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Paul McAuley: The ‘Alien Contact’ Interview

This month, SF Signal is featuring guest posts and interviews with the authors of Alien Contact edited by Marty Halpern. Today, we’re pleased to bring you an interview with contributing author Paul McAuley!

SF SIGNAL: Hi, Paul! What’s the appeal of alien contact stories for you?

Paul McAuley: I think this anthology shows just how flexible first contact stories can be. No matter when or where they are set, whether the aliens come to us or we stumble upon them, they all address that fundamental question: are we alone? It’s a simple but profound question, and until it’s answered I don’t think we’ll ever exhaust its speculative possibilities.

SFS: What was the first “alien contact” story you read that made a lasting impression?

PM: My favourite is Arthur C. Clarke’s Rendezvous With Rama. Although his other two alien contact novels, Childhood’s End and 2001: A Space Odyssey are very fine, Rama combines a fine old-fashioned archeology story with a chilly cosmic sensibility. The aliens never appear. They are indifferent to us. We can only guess at their purpose, and admire the technology that allows their huge starship to survive a voyage of hundreds of thousands of years. I’m also a big fan of the gonzo alien biology in the film The Thing, John Carpenter’s take on the classic John W. Campbell story.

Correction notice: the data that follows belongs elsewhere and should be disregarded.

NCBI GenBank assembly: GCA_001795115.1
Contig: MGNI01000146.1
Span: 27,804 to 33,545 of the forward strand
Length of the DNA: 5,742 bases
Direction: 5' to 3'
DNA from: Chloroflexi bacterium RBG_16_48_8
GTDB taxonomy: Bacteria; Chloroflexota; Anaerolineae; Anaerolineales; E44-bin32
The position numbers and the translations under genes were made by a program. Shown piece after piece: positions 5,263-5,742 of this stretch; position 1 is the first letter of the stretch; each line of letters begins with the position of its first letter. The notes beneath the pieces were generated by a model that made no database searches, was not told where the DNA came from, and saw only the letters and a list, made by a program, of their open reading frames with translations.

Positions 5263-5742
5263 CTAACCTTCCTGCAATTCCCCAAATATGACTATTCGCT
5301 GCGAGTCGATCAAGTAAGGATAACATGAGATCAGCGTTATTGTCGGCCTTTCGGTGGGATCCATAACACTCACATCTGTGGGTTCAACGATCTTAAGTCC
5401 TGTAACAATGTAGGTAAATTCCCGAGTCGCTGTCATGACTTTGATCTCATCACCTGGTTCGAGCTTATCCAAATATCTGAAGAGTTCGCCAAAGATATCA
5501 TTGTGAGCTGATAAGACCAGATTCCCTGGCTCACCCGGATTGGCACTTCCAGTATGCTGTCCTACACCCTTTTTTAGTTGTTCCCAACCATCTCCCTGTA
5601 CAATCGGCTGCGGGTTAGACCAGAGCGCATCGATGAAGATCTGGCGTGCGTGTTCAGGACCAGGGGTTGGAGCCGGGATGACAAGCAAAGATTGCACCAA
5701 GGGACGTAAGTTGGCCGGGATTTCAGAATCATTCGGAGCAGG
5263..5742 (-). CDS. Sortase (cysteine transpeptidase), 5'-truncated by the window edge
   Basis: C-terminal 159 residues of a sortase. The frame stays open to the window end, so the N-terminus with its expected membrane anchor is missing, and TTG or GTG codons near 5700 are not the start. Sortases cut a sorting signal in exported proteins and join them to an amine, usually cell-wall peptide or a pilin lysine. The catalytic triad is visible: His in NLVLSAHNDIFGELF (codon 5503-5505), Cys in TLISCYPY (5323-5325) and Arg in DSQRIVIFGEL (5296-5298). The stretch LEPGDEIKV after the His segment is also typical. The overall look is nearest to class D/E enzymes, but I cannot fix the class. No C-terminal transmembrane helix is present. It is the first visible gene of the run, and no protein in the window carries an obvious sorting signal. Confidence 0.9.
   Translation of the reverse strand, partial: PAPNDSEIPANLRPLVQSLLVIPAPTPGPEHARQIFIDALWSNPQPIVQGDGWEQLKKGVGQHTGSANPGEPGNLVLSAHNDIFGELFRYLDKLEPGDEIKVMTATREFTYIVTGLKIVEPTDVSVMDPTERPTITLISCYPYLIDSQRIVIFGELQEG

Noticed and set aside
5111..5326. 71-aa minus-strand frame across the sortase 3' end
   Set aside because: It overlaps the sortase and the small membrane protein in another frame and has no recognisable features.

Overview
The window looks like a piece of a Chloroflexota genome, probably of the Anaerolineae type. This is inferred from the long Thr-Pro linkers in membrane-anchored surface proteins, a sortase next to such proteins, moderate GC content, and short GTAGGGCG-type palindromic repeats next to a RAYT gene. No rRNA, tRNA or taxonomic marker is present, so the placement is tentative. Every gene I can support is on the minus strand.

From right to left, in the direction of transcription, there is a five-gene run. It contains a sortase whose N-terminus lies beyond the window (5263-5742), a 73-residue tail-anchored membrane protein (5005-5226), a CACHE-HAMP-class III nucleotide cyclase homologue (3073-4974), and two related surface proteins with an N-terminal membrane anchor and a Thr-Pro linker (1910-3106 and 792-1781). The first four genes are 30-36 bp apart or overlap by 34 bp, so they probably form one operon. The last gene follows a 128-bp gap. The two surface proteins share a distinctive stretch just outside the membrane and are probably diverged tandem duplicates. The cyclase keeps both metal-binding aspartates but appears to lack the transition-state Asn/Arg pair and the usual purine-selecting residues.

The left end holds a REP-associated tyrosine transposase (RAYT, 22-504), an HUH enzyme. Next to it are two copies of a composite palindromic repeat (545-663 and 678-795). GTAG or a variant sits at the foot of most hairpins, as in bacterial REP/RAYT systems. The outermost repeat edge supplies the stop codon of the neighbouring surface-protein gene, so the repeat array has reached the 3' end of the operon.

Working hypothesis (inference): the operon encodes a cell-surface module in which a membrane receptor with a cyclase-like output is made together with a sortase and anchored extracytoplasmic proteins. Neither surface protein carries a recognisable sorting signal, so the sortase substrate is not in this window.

SFS: What do you think is the biggest threat to humanity’s future?

PM: Stupidity.

SFS: What’s the appeal of zombies for you and what made you decide to use it in “The Thought War”?

PM: I was inspired by an article in New Scientist about Boltzman brains, and thought it would be fun to take a credible scientific hypothesis literally. And that’s how I came to write a zombie alien invasion story set in one of my favourite parts of London. Why zombies? Not because they are dead, but because they are blankly enigmatic. Because they are slow and seemingly purposeless, but relentless. They keep coming.

SFS: What projects are you currently working on?

PM: There’s a novel, In the Mouth of the Whale, coming out in the UK in January. It’s about the consequences of wanting to live forever, and is set in the huge dust and debris disk around the star Fomalhaut. I’m working on another novel and a couple of short stories, but don’t want to say much about those because they aren’t anywhere close to being finished.

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